In another Q&A conference call for Life Tech investors following the company's Q1 earnings call yesterday, Peter Dansky, president of Life Tech's Molecular Biology Systems business, provided additional clues on how Stokes Bio's technology will fit into Life Tech's PCR portfolio.
"This is a very early-stage technology company," Dansky said. "In terms of a current customer base, there really isn't one," with the exception of a licensing and R&D deal announced in January with agricultural giant Monsanto to use Stokes Bio's technology in agricultural genotyping and gene analysis studies.
"This is certainly a first port of call for this technology — developing very high-throughput genotyping solutions for ag bio," Dansky said. "That's a market [Life Tech is] in today, and is a customer base that we serve today.
"Moving forward, we really see this tech deploying across the full range of the PCR world, from research into commercial applications," Dansky added. "We don't really see it as a shift, but as an immediate opportunity. It's very strong in ag bio, mainly because that's an area that really drives very high-throughput applications."
For the first quarter of 2010, Life Tech reported a 14 percent (10 percent organic) year-over-year increase in revenues driven by double-digit growth for all three of its divisions: Molecular Biology Systems, Genetic Systems, and Cell Systems.
Overall, Life Tech logged total revenues of $884.9 million for the three-month period ended March 31, compared to $775.7 million for the first quarter of 2009.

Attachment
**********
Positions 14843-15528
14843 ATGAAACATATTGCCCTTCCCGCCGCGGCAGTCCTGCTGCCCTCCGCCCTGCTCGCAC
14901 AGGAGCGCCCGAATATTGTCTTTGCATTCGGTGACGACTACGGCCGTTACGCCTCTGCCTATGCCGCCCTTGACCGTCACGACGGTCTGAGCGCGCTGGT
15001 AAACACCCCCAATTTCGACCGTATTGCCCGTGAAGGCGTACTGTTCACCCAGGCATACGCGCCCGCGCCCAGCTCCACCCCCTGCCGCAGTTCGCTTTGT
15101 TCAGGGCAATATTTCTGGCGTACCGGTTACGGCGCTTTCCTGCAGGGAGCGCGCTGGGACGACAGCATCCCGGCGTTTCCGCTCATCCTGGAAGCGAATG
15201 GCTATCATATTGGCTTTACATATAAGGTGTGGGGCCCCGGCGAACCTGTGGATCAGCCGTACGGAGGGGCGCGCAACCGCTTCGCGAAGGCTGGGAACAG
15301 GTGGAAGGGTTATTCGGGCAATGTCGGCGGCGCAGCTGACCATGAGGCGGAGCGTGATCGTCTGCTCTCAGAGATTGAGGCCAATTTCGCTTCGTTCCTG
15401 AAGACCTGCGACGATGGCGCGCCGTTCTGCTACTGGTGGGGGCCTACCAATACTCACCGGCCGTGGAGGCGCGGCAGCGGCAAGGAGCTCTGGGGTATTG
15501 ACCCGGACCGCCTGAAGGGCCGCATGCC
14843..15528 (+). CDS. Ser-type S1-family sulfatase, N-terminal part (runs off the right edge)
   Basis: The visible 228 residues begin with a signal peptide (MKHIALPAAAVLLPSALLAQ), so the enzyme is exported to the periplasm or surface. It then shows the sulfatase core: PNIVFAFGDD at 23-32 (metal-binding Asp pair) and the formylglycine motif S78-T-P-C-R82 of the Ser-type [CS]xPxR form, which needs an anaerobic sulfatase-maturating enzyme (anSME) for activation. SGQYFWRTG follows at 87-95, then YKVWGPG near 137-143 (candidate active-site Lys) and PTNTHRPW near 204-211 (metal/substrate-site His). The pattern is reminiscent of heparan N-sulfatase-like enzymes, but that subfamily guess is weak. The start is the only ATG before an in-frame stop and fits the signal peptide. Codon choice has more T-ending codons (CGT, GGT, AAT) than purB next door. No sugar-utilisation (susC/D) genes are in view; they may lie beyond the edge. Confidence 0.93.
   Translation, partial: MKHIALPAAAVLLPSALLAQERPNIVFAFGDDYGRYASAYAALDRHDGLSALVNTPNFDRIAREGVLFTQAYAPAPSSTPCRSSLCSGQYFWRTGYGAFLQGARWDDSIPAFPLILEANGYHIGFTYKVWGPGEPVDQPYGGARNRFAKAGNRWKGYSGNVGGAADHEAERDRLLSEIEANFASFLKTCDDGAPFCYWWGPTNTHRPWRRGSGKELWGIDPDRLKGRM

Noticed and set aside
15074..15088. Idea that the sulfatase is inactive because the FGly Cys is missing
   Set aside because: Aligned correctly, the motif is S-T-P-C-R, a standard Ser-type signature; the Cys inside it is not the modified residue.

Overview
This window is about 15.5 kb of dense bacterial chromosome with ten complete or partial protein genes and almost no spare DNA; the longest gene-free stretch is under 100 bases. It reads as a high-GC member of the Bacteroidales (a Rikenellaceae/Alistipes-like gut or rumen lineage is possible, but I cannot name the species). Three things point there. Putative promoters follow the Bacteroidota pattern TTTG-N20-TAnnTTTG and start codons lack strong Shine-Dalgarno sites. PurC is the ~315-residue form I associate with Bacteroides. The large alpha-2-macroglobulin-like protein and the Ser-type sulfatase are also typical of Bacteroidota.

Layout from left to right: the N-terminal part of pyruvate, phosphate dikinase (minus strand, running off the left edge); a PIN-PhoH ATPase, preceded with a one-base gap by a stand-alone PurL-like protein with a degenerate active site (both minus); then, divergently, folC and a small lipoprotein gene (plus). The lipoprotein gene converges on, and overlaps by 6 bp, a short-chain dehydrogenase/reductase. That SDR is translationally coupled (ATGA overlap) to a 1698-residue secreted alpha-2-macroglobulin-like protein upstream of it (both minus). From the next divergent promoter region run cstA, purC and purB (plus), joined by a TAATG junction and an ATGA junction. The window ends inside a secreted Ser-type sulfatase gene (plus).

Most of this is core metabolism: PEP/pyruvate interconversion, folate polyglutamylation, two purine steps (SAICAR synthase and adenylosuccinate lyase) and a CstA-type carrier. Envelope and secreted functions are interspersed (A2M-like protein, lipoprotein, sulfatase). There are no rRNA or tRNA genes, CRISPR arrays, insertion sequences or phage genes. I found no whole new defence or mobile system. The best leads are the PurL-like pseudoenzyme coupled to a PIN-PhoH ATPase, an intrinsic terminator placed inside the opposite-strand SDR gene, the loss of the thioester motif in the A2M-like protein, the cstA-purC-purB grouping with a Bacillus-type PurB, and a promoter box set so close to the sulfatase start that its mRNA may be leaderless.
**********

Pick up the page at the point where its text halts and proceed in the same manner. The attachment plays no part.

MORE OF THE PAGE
The company's Molecular Biology Systems division, which includes its PCR portfolio, reported revenue of $432 million, up 13 percent from the same quarter a year ago. Meantime, Genetic Systems had revenue of $238 million, up 14 percent; and Cell Systems had revenue of $214 million, an 11 percent increase.
Lucier said that Life Tech expects to grow revenue one to two percent faster than the market for the foreseeable future, primarily through the introduction of new products. He also said the firm has focused its R&D efforts over the past two years on several key areas including genetic sequencing, synthetic biology, flow cytometry, benchtop devices, and PCR.
"Investments in these areas will increasingly move us into higher growth commercial and clinical realms," Lucier said.
Life Tech also provided updates on certain aspects of its PCR business, particularly as it applies to molecular diagnostic applications.
Lucier said during the Q1 conference call that the recently launched ViiA 7 platform, which is currently for research use only, was "designed with clinical applications in mind."
He added that Life Tech expects to get a CE mark for in vitro diagnostics for the ViiA platform later this year and ultimately plans to submit an application for 510(k) approval in the US. "Gaining these clearances will extend the application of the ViiA 7 System beyond research labs and into clinical and diagnostic markets," Lucier said.
In the follow-up conference call, Dansky told investors that they could expect Life Tech to pursue 510(k) clearance for the ViiA 7 sometime next year. The company already has achieved the CE Mark for IVD and 501(k) clearance for its previous-generation PCR platform, the Applied Biosystems 7500 Fast Dx system.
In addition, an investor asked whether there were any constraints on Life Tech's ability to pursue IVD clearance for its PCR instrument platforms based on patent and licensing issues with Celera related to the formal 2008 split of Celera and Applied Biosystems, prior to the latter being acquired by Life Tech.
"The obligations relating to the Celera separation means that there were certain areas that the company couldn't play for a certain period of time. It's not general to the market, [they are] specific tests based on what was their existing portfolio," Dansky said.
"We don't have any issues there," he added. "We're unimpeded relative to instrumentation as well as to a broad range of the market unrelated to [Celera's] portfolio."